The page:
Your third album Freedom is out and doing pretty well so far. What direction did you want to take Freedom in?
Well, with this album I really wanted to take that international club feel. I wanted to give people a journey, the journey that I get when I’m moving around. That was the concept and that’s why I took it to a whole ‘nother level. It has that club vibe and still I kept that signature Konvict 808-clap that’s more up-tempo just to kind of give everybody the feel that we didn’t stray away from the traditional Konvict sound that we’re known for.
What does the title “Freedom” mean to you?
Oh, for me, “freedom” means happiness. I’m in a state of my life now where I couldn’t be any happier. Looking back 10 years ago, I never thought I would be in this position. It just was incredible. Now I’m in a situation where freedom is just so worldly on a musical and international level and it’s me having the freedom to express and to create and having freedom outside of those bars, it’s just an incredible feeling, even knowing that I have the opportunities now that I never thought I would have had before.
Looking back to when you did “Locked Up” with Styles P, people were starting to get into you but did you ever think that you would have the following that you would today?
Nah. Absolutely not! At that time when I was doing “Locked Up,” I was just in a state of survival. I was hoping that it would take me up out of this ghetto and put me in a position where I could do the things that I wanted to do. Not everybody has that same luck. You could be the best person in the world but the balls just don’t fall on your side. I’ve seen many artists with good hearts and a lot of talent and they’ve been in the game for 15 years and they haven’t accomplished what I’ve accomplished in two albums. It all depends on you being blessed at the end of the day.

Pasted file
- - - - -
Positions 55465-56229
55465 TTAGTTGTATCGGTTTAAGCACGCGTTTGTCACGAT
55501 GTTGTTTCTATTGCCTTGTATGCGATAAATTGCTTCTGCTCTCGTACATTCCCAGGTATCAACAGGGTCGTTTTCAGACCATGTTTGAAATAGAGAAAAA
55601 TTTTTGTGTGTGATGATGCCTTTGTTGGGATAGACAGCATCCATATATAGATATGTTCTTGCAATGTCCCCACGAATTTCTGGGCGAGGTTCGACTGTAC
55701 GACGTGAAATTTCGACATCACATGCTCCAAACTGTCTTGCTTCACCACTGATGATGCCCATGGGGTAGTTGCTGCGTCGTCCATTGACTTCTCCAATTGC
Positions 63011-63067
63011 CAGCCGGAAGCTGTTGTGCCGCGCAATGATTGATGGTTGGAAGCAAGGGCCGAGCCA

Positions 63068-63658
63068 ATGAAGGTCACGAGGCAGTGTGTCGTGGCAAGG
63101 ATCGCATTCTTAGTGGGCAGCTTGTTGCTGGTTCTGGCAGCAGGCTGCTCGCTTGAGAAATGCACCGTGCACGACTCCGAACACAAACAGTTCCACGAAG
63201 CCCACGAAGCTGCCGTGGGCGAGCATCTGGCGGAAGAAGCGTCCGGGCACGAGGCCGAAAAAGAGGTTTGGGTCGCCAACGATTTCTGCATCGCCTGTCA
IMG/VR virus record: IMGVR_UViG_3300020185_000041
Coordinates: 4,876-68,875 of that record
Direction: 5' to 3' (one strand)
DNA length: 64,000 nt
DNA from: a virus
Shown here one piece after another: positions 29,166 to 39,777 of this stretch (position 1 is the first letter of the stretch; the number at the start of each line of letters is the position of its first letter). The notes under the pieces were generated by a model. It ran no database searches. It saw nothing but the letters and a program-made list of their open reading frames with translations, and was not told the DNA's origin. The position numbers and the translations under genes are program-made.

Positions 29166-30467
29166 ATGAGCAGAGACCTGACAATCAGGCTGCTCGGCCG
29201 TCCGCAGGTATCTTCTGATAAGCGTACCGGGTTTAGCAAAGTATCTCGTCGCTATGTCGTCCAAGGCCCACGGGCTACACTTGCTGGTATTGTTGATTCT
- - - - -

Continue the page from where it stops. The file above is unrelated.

What else has allowed you to succeed and reach your level of success where some artists that have been in the game for 15 years haven’t gotten close to that level yet?
Well, somewhere along the line I started to realize what people wanted .They wanted to experience me. They wanted to get to know the artist. They wanted to see and buy into the artist themselves and I know there’s a lot of artists who make the mistake of trying to make the music for the people but there are so many people out there that you can start to lose track of what you’re doing and who you’re making music for. You always gotta do what you do and what reflects you and what identifies you and people will buy into who you are. I think the moment you step away from who you are and try to do something different, you’re in a very dangerous state. You have to be very careful with how you do that. You have to stay true to yourself and what you do and just hope that people buy into that.
How do you balance making club songs like “Beautiful” while making deeper songs like “Birthmark”?